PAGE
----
It’s approaching that time of year when traders and central bankers alike depart for long holidays. But this summer is shaping up to be anything but quiet for markets, with betting on a “Greek Exit” from the Euro roiling markets, and Red-chip stocks in China nose diving and requiring unprecedented “Plunge Protection Team” intervention in order to halt the onslaught. After a few weeks of turmoil, the Greek debt crisis has been kicked down the road for another few years, with another EU bailout, and after the Shanghai red-chip index, staged a +10% rebound from its panic bottom lows hit on July 7th, traders now regard these sideshows as “fixed” and under the control of their central planners. With these worries can be put on the back burner for now, it’s back to business as usual, – that is to say,back toinvesting in heavily manipulated markets, in which extreme emergency policies, such as NIRP, ZIRP, and QE have distorted the pricing of virtually all assets, and where your local central bank has your back.
However, with the Federal Reserve poised to hike short-term interest rates for the first time in nearly a decade, “The actual raising of policy rates could trigger further bouts of volatility, but my best estimate is that the normalization of our policy should prove manageable,” said the Fed’s “Shadow” chief Stanley on May 26th. Fischer gave no time frame for when the Fed will start its first tightening cycle since 2004-06, but he made it clear that higher rates are coming. Still, he warns, communications can be a “tricky business,” and when the Fed does tighten, policymakers are bracing for spillovers to financial markets both at home and abroad. “Some of the world’s more vulnerable economies may find the road to normalization somewhat bumpier,” he added.
The key question hanging over the markets, in general, is whether the Federal Reserve and its Anglo sidekick, the Bank of England <BoE>, will finally begin to hike their short-term interest rates in the months ahead. On June 28th, the Bank for International Settlements, <BIS>, based in Basel, Switzerland, which is an adviser for global central banks, called on the world’s top central banks to start normalizing monetary policy, – either by raising interest rates, or shutting down the printing presses under the guise of “Quantitative Easing,” <QE>, and the sooner the better.
“By keeping rates anchored at these historic, ultra-low levels threatens to inflict serious damage on the financial system and exacerbate market volatility, as well as limiting policymakers’ response to the next recession when it comes,” the BIS warned. “Risk-taking in financial markets has gone on for too long. And the illusion that markets will remain highly liquid has been too pervasive. The likelihood of turbulence will increase further if current extraordinary conditions are spun out. The more one stretches an elastic band, the more violently it snaps back,” (like the recent experience in the Chinese stock markets), warned Claudio Borio, head of the BIS’s Monetary and EconomicDepartment.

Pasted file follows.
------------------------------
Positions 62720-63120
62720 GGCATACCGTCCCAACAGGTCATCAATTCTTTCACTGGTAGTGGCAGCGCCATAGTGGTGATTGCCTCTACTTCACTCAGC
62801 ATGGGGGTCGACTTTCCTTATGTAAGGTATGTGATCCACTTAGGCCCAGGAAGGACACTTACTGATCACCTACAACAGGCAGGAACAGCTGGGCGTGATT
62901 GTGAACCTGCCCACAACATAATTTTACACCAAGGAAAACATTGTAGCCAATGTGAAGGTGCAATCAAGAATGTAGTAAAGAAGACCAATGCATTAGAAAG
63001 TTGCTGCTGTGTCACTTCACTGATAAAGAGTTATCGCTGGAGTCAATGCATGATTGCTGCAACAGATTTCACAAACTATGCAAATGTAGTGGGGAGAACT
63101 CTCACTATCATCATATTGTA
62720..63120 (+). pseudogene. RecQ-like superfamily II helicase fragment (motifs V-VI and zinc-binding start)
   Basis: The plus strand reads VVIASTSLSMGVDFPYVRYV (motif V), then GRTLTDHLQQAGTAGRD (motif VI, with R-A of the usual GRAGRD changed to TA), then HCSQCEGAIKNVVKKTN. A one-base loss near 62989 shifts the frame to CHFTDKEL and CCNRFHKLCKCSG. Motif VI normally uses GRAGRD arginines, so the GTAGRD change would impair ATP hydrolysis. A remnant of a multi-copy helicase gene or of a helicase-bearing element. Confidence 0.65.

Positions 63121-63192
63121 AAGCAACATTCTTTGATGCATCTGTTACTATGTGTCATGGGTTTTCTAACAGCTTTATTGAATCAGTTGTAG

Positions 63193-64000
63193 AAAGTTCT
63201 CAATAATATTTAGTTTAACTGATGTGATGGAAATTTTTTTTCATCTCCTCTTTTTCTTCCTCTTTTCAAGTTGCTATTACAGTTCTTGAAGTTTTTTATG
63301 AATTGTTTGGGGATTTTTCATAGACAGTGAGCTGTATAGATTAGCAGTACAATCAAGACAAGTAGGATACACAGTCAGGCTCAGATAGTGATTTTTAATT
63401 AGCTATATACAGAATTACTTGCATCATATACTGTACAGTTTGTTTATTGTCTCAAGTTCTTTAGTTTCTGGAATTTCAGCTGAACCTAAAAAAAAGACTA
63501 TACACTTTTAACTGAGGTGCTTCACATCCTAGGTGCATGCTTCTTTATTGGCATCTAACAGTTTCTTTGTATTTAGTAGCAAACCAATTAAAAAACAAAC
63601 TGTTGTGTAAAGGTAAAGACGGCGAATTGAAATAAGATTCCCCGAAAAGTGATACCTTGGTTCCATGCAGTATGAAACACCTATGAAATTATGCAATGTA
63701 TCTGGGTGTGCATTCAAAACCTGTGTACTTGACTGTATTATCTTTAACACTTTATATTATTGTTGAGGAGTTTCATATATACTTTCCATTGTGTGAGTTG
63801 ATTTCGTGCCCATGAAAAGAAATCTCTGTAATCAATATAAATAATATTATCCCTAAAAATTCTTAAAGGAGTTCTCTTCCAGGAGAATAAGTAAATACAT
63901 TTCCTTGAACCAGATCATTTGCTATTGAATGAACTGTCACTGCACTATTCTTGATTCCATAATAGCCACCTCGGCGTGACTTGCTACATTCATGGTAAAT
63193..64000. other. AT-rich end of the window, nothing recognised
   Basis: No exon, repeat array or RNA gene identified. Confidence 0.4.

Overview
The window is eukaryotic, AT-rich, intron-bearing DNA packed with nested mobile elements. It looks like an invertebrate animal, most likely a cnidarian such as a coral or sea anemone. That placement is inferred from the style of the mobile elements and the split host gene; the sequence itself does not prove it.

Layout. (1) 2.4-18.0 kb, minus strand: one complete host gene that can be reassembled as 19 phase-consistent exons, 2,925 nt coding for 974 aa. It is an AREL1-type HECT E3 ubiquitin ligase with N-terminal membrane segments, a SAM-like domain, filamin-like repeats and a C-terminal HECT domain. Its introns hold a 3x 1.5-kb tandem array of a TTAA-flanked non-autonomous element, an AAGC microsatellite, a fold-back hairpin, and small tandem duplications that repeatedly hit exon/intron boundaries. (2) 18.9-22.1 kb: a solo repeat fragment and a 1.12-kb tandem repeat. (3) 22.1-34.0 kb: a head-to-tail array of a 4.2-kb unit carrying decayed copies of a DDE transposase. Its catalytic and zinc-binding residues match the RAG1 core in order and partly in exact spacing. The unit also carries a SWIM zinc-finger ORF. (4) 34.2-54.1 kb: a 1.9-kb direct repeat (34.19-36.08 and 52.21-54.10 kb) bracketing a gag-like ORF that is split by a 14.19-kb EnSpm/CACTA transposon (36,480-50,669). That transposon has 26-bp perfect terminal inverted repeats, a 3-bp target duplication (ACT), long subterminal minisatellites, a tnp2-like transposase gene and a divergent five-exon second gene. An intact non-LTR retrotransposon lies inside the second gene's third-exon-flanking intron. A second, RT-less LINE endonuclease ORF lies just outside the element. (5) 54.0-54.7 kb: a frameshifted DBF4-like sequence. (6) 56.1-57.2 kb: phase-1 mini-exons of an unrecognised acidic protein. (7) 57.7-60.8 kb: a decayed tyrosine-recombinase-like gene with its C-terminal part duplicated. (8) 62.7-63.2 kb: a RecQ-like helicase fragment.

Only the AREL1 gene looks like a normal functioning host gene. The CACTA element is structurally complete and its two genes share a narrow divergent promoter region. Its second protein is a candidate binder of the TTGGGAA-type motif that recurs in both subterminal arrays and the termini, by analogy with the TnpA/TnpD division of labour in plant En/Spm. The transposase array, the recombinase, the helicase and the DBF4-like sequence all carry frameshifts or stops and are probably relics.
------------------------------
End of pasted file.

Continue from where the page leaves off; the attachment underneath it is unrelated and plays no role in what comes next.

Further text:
“Cheap money encourages more debt and creates financial booms and busts that leave lasting scars on the economy. They underpin both the potentially harmful high risk-taking in financial markets, while subduing risk-taking in the real economy, where investment is badly needed. And while increases in interest rates could cause stock prices to fall, – the likelihood of turmoil is only increased by waiting,” the BIS warned. It advises that monetary policy should be normalized with a firm and steady hand. “Near-zero interest rates could become chronic in the world’s major economies unless “a firm hand is used to raise them back to more normal levels.” “More weight should now be attached to the risks of normalizing too late, and too gradually,” the BIS warned. “Restoring more normal conditions will also be essential for facing the next recession, which will no doubt materialize at some point. Of what use is a gun with no bullets left?” the BIS report said.
However, the BIS has routinely made such dire warnings over the past few years, and the major central banks have routinely ignored them. In fact, the Bank of Japan <BoJ> and the European Central Bank <ECB>, are engaged in a full blown currency war over the fate of the Euro /yen exchange rate. Both central banks are printing about $70-billion worth of Euros and yen, and flooding the markets with ultra-cheap liquidity, that is keeping long-term bond yields artificially low, and stock markets artificially high. Neither the BoJ nor the ECB have any plan to roll back the QE-liquidity injections, anytime soon.
US$ wins the Reverse beauty Contest; Moreover, the monetary policies of the big-4 central banks will soon be moving further out of sync. The Fed began to taper its $80-billion per month QE-3 injections back in January 2014, and finally mothballed it on October 31st, 2014. The Bank of England spent £375-billion on purchasing British Gilts and mothballed its QE-injections in Nov 12. And according to recent leaks to the media, both the BoE and the Fed are preparing to follow the advice of the BIS, and will be the first of the G-7 central banks to hike their short term interest rates, in the months ahead.
On the other hand, the global markets will be swimming in a sea of liquidity, as the Bank of Japan <BoJ> and the European Central Bank….continue reading HERE